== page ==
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Released August 9, 2002
MUW communication curriculum to prepare students for multimedia journalism
COLUMBUS, Miss. -- Since graduating from Mississippi University for Women with a degree in public relations two years ago, Misty McDermitt has worked as a newspaper writer, a television reporter and a television producer.
McDermitt is part of a growing trend where journalists are moving from one medium to another as professions are converging.
To better prepare students for this industry-wide trend, MUW has modified its existing curriculum in communication that will be offered this fall.
Dr. Marty Hatton, program coordinator, said, "The market dictated this. We followed the trends of the market."
Before the curriculum modification, students were provided two degree options (bachelor of arts or bachelor of science) with three choices in concentration (broadcast, journalism or public relations).
The revised communication curriculum includes two new courses, renaming and renumbering several of the existing courses and the reactivation of one course.
According to the proposal to modify the curriculum, "This revision of the major in communication is designed to provide the student with the necessary background in theory and applied courses to be better prepared for professional careers in advertising, corporate communication, news, writing and editing, management and sales in the traditional media and in emerging and converged media markets, and graduate study in any concentration of communication."
"With the curriculum modification, students are given an opportunity to participate in these activities earlier. They are not limited in what they can do," Hatton said.
Debbie Montgomery, MUW adjunct communication instructor and alumna, added, "Students will have an opportunity to work on The Spectator (the campus newspaper) as a freshman."
Montgomery, who recently joined the Northeast Mississippi Daily Journal in Tupelo as news editor, also noted continued partnerships with area media and internship opportunities for students.
Dr. James K. Gentry, a leading expert on media convergence--producing news for print, audio, video and online, served as a consultant for MUW's curriculum implementation. He is the dean for the School of Journalism at the University of Kansas.
"It is increasingly common for graduates to move from one medium to another or one journalistic field to another. For example, newspapers to television or newspapers to public relations," he said. "It's increasingly common to find companies going to integrated marketing communication rather than just doing advertising or public relations. And on the news side, it's increasingly common to find newspapers and television stations in partnerships where some reporters find themselves working cross platform."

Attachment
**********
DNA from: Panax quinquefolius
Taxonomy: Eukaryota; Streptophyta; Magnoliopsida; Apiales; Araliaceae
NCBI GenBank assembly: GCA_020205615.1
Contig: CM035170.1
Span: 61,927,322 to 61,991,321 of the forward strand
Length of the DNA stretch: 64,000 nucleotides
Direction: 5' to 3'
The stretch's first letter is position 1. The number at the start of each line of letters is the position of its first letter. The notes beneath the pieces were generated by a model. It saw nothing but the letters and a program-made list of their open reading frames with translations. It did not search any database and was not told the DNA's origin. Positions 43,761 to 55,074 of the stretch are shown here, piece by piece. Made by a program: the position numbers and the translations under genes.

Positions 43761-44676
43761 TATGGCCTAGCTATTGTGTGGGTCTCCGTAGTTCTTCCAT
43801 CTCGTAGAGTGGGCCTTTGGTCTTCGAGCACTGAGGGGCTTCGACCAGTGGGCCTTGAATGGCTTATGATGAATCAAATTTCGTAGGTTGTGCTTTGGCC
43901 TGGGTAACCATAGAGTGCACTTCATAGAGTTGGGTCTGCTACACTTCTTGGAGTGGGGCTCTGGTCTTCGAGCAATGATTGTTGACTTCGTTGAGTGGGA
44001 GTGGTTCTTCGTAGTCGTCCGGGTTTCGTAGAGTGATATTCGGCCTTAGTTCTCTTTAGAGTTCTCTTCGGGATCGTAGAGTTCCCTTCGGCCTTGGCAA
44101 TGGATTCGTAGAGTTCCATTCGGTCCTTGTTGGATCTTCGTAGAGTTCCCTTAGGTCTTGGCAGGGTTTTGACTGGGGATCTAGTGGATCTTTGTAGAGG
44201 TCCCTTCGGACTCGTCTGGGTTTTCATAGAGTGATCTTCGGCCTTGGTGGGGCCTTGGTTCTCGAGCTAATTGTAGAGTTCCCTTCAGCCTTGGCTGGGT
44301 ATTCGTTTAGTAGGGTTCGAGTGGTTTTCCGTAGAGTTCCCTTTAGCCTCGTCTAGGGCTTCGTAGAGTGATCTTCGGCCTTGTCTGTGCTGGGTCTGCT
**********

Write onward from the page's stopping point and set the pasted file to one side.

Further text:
After graduating from MUW in 2000, McDermitt took her first job as reporter for The Vicksburg Post where she wrote features and covered the education beat. Currently, she is a producer and reporter at WDAM-TV7 in Hattiesburg.
"I guess I'm sort of the poster child for diversity. I came out of college with a degree in public relations. I believe the education that I received at The W has allowed me to excel in a workplace that, now, more than ever, requires you to be able to wear many different hats," she said. "The W's communication professors come from all different professions--broadcast, print, public relations--an they've got `real world' experience to back up what they're saying in the classroom. That's what sets The W's communication curriculum apart from the rest."
A 1998 graduate of MUW, Wesley Ellis works as photographer for the Office of the Governor. When Ellis joined the staff his first assignment was to design a new web site for the governor.
He also has worked for The Commercial Dispatch in Columbus, the Northeast Mississippi Daily Journal and The Natchez Democrat.
"The W gave me the opportunity to be more than just a student. Solid classroom instruction and opportunity for practical experience combined for a strong foundation on which I have built my career as a photojournalist and web manager. From the third smallest to the third largest newspapers in Mississippi to the State Capitol, I have depended on the foundation The W’s communication department gave me," Ellis said.
Angela Richardson, who is office manager at Leigh Mall, graduated from MUW in 1993 with a degree in journalism with an emphasis in public relations.
"I feel that media convergence is beneficial in that it will provide more options for the students. Times have changed and jobs are more multi-tasked oriented and students need to be able to perform numerous tasks. I feel this will enable them to do so," she said. "I am an office manager but there are times when I have to write press releases and public service announcements. That is just one area where my degree has come into play."
Before joining Leigh Mall in Columbus, Richardson worked as Lifestyles editor at The Commercial Dispatch.
Hatton said, "The communication generalist will have many advantages during this time of technological and industry-based flux. It is our goal that MUW communication students should enter the marketplace with a greater appreciation for these changes and the complex nature of communication. Students must consider their professional work less in terms of discrete trades and more as essential elements within a highly interdependent process."
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